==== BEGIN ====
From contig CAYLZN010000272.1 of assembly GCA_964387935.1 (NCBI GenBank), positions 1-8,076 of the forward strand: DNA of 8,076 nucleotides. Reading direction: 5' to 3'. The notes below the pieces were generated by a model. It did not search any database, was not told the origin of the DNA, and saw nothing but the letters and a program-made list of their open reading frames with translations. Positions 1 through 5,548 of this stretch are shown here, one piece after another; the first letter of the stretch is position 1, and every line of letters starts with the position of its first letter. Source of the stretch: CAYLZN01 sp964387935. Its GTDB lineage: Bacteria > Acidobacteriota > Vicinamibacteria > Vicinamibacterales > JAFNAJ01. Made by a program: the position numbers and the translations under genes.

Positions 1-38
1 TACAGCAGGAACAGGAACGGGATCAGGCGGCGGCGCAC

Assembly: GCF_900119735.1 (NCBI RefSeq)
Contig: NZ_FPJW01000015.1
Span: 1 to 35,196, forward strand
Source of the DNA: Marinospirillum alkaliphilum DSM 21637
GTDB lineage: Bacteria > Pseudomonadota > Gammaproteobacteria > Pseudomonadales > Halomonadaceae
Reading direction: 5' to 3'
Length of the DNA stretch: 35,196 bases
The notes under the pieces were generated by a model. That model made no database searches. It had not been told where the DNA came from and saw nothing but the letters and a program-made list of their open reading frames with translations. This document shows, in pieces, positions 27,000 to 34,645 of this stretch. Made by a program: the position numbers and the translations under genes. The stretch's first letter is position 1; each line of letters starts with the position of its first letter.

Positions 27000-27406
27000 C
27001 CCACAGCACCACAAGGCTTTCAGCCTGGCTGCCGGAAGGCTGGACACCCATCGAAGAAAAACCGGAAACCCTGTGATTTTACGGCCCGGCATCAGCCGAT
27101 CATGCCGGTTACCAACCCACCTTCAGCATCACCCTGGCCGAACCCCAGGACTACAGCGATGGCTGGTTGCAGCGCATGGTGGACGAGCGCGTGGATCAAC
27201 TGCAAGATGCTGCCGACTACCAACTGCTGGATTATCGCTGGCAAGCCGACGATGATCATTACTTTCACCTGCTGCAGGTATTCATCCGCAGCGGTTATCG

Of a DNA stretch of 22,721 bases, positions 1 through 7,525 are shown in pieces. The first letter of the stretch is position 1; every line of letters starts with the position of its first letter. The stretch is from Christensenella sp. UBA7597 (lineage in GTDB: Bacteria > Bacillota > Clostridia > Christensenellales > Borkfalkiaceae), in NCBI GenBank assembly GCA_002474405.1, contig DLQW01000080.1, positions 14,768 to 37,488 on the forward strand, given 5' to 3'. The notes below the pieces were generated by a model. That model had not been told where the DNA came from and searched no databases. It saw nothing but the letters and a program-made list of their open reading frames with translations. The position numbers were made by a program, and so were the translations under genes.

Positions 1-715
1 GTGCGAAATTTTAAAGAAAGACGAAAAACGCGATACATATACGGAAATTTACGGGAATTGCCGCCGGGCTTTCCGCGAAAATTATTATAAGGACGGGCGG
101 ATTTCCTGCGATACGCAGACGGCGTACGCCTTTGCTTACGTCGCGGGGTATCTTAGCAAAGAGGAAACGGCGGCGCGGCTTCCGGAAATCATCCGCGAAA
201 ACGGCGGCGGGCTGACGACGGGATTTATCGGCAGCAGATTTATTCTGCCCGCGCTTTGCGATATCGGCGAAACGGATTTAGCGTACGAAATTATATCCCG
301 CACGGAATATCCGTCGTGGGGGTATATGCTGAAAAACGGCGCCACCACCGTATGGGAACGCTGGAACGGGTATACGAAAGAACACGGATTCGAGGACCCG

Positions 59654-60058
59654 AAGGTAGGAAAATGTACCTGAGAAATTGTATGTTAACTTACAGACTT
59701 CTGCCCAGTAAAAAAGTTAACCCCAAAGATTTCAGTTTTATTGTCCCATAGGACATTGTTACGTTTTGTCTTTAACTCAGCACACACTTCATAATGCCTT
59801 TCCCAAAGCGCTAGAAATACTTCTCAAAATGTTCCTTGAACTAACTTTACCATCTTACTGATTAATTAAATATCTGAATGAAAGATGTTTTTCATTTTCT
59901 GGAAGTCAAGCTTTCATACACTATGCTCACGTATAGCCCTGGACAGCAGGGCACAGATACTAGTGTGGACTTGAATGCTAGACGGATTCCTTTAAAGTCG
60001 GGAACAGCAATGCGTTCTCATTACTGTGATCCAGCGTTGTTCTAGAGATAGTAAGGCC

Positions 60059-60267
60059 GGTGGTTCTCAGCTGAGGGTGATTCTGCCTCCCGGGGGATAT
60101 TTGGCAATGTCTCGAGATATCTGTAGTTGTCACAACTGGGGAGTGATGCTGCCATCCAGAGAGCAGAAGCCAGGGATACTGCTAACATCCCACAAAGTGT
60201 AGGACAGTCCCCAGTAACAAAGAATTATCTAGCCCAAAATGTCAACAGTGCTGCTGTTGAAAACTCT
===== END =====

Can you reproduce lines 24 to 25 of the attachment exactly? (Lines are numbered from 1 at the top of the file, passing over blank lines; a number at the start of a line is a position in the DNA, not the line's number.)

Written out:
59654 AAGGTAGGAAAATGTACCTGAGAAATTGTATGTTAACTTACAGACTT
59701 CTGCCCAGTAAAAAAGTTAACCCCAAAGATTTCAGTTTTATTGTCCCATAGGACATTGTTACGTTTTGTCTTTAACTCAGCACACACTTCATAATGCCTT